The silence was deafening.
Everything anyone needed to know about the Longhorns’ game against Kansas could be heard in the stands or at home on mute.
A few minutes into the third quarter, Texas found itself up only 14-6 over a lowly Kansas team, and to that point the Jayhawks had played the mighty Longhorns as their equal. A missed field goal and a poorly timed running- into-the-kicker penalty allowed the Longhorns to snag an early lead, but a team that had not won a Big 12 game in 24 straight opportunities played Texas well.
This all changed at the 6:37 mark of the third quarter. With the ball in Texas territory, and the energy and momentum of the game funneling to the Jayhawks, the Longhorn front four made a play.
Junior defensive end Cedric Reed swooped in off the edge, with senior defensive end Jackson Jeffcoat forcing his way around on the other side of the line. The pair converged toward Kansas quarterback Jake Heaps, and when Reed arrived first, he delivered a punishing blow, knocking the ball out of Heaps’ hands. That’s when opportunistic senior defensive tackle Chris Whaley scooped up the ball, and, using his high school feature back talents, streaked towards the end zone untouched.
The defense’s touchdown sparked the Longhorns 21-0 run, and flipped the direction of the contest, placing the game out of reach for an overmatched Kansas squad.
“It changed momentum completely,” head coach Mack Brown said. “Somebody had to step it up and make a difference in the game and change their momentum in the second half, and then after that it really wasn’t a game.”
But that’s part of the issue for Texas. It never should have been a game against Kansas. The Jayhawks rank last or second to last in nearly every major statistical category among Big 12 teams. Texas hasn’t fallen to Kansas since 1938. But for the second season in a row, the Longhorns skirted dangerously close to being upset.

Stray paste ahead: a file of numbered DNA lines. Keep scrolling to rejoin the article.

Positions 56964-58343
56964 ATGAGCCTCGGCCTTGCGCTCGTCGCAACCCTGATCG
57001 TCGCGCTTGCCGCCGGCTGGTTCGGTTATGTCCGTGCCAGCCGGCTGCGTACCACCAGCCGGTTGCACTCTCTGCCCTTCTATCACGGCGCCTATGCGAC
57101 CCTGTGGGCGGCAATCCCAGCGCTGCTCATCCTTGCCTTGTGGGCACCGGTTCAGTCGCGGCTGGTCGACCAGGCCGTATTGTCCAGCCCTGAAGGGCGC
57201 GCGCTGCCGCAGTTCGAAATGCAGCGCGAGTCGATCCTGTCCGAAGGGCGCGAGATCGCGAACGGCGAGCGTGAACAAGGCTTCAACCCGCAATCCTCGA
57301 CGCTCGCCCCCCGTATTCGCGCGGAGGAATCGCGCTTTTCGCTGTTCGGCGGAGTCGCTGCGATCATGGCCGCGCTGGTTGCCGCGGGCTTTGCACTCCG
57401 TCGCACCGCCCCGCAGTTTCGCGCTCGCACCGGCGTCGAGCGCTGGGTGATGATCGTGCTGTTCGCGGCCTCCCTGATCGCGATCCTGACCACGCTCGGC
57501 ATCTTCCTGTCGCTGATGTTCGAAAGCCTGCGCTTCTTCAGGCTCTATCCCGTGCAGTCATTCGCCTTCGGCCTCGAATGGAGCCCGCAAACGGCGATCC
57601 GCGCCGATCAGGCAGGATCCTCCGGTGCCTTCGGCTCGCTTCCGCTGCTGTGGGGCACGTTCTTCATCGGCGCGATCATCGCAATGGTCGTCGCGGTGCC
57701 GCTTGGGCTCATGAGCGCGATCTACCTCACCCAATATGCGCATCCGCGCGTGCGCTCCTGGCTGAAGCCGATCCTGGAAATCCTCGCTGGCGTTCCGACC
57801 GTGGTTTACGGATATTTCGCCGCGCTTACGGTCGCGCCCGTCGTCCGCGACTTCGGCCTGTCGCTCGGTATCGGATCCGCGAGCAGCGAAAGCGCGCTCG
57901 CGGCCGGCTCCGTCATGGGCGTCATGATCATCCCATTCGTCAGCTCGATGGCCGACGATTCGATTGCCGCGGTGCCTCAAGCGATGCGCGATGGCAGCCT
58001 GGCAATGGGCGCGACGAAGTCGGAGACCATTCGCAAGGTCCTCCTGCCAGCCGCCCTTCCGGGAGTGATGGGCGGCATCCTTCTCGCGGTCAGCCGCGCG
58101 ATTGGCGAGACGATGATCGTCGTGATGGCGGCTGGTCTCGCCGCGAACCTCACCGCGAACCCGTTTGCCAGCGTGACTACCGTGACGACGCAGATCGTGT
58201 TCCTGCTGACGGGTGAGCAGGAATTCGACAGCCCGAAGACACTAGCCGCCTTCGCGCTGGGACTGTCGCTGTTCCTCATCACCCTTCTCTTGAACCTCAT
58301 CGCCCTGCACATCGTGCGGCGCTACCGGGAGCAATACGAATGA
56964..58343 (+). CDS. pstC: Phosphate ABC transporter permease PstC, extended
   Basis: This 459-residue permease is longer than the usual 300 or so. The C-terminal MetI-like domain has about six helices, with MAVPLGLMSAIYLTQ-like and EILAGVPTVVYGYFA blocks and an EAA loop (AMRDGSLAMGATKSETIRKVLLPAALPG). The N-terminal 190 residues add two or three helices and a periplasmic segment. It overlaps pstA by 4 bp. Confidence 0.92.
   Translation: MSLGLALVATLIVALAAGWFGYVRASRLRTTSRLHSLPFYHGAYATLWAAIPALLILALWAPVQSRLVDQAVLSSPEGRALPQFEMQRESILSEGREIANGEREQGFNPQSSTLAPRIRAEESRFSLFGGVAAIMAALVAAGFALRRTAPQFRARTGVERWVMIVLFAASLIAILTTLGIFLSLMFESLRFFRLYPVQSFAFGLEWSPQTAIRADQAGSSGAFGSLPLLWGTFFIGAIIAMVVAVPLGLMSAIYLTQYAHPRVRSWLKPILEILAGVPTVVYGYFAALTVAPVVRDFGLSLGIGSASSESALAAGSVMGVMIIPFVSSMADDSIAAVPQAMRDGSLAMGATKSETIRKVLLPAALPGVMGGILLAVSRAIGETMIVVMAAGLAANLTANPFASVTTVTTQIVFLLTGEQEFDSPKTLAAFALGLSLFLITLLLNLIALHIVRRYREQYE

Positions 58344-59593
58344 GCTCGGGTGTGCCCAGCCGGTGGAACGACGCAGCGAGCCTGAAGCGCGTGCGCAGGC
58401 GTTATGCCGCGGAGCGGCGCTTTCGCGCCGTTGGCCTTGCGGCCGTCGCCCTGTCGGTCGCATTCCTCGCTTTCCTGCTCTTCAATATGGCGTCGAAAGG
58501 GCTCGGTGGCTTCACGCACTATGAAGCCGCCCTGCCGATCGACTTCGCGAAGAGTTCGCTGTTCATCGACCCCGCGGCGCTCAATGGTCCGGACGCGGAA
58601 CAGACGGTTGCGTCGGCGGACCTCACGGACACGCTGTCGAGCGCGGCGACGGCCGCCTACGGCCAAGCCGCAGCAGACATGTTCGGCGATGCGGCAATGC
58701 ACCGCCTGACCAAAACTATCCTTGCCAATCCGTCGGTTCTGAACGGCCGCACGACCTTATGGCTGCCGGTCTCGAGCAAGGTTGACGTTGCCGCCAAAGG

Texas should not have allowed Kansas into the game. The Longhorns are infinitely more talented; Being their first home game in 44 days, the team should not have lacked for energy. The players denied an absence of effort early, but Brown could only speak for himself after the game.
“I don’t know,” Brown said. “You’d have to ask them. There’s a whole bunch of them, so when you say energy, that covers a big group. My energy was good.”
The Longhorns aren’t good enough at this point to take teams lightly. Brown called this a “true trap game,” and he was right. But Texas can’t afford performances like these. Against any other Big 12 team this showing would have resulted in a loss.
It certainly would against the last three teams on the Longhorns’ schedule: Oklahoma State, Texas Tech and Baylor — all of whom are ranked. But that stretch is still a week away. First, Texas must travel to Morgantown to face West Virginia for the first time. And if this game is a forewarning, the Longhorns better be ready to play.